Discussing about your sexual health is like an unspoken no-no, but why is that?
Read Time: 4 Minutes
Let’s face it, sexually transmitted disease rates are higher than they’ve ever been. So why are we so ashamed to talk about them? Placing your STD in a dark corner won’t cure, suppress or prevent the prevalent epidemic from happening. Do you remember the last time you talked about sexual health and protection? Better yet, when was the last time you’ve been tested? The time for transparent and judgment-free conversation is now.
Living a healthy and happy STD diagnosed life is possible. The key is communication and it can prevent the spread of sexually transmitted diseases, as well as inform people around you. There is a ton of knowledge about STDs readily available but most of us don’t know much about them or more importantly, how to talk about them.
According to the WHO (Word Organization of Health), every year more than an estimated 357 million people contract 1 of the 4 main sexually transmitted infections (STI’s). Chlamydia, gonorrhea, syphilis, and trichomoniasis are the highest spread STIs. While these infections can be cured, others like herpes cannot. More than 3.7 billion people under the age of 50 have Herpes Simplex Virus type 1 (HSV-1). That makes up 67% of the global population and another 11% carry HSV-2. Although contraceptives should be used every time, an STI can spread through any exchange of fluids, not just traditional sex.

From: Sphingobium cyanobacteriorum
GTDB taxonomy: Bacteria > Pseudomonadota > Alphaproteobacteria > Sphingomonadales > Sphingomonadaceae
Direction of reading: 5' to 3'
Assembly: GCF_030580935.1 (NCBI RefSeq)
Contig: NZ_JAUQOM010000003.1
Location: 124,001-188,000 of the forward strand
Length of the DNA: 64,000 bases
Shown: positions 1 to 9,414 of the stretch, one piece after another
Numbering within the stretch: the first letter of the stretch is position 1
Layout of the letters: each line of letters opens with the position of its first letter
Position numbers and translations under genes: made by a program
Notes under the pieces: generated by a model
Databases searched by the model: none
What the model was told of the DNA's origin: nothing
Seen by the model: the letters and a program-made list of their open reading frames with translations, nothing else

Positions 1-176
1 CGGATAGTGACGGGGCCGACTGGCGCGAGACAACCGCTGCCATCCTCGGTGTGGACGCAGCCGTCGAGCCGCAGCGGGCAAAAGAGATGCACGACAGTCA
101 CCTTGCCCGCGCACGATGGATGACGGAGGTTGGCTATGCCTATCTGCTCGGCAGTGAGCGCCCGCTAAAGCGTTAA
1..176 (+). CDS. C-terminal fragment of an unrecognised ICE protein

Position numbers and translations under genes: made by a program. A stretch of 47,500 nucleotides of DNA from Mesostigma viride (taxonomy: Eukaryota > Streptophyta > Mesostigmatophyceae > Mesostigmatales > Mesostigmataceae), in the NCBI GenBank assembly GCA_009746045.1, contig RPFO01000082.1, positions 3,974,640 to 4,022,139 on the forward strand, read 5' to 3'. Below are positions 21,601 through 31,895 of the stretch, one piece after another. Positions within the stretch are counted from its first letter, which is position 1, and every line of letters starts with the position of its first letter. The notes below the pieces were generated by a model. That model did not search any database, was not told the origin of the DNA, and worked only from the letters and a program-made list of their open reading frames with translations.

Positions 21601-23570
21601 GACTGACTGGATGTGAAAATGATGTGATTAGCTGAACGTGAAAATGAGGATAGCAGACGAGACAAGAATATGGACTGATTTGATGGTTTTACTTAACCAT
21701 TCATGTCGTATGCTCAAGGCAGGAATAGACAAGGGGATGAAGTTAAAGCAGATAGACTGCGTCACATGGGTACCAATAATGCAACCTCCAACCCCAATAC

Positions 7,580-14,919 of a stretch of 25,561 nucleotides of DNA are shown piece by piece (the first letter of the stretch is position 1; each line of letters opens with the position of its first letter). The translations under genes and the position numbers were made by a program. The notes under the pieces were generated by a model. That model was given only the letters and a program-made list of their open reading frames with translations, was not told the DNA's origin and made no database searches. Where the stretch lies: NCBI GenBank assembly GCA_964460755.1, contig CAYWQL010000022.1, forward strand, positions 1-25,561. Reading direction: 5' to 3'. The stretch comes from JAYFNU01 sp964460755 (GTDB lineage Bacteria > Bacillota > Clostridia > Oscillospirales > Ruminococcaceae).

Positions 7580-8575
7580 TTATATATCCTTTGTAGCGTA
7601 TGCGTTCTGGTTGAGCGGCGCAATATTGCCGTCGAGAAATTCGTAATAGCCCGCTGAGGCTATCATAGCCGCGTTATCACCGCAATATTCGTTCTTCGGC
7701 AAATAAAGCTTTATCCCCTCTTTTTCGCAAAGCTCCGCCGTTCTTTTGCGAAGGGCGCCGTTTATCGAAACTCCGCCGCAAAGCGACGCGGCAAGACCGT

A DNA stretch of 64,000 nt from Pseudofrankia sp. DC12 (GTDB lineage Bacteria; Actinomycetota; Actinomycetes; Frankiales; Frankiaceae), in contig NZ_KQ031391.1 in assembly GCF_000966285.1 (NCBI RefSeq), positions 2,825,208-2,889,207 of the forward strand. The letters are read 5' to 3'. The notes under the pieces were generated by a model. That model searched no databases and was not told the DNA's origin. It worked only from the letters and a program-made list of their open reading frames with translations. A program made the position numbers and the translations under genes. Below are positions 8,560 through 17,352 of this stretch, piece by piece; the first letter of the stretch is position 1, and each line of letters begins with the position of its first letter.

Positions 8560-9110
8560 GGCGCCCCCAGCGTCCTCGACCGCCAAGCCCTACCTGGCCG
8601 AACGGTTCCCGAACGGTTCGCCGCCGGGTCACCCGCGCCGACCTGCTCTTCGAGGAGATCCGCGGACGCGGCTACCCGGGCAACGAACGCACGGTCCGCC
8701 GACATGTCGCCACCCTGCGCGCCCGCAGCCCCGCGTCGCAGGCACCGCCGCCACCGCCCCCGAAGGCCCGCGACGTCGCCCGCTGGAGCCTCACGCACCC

If you contract an STI it is okay! Heal yourself and forget the stigma that comes along with it.
Disclosing our sexual health can make us all feel uncomfortable, but it’s moments like these that define who we are. When the time is right, sit down in a relaxing and private environment to have the conversation. Try to stay calm and allow the conversation to come with ease. Transparently discuss your health and your partners. Talk about protection, honesty, and a plan if needed. Perhaps even mention getting tested together.
If you currently have a sexually transmitted disease, being brave enough to discuss it is a major accomplishment. When having this discussion, be very honest and briefly explain your condition and how it affects you. Most people are uninformed about sexually transmitted diseases, so it is really important to inform them as you discuss your health.
If your partner decides to walk away, allow them to. However, the chances are the next partner could be infected as well and less aware or sharing of their condition. Let your partner know that you care and respect their health. Be sure to answer all their questions before changing topics. You don’t want any lingering thoughts. Together we can stop the spread of STD’s, all we need is communication, confidence, and contraceptives.
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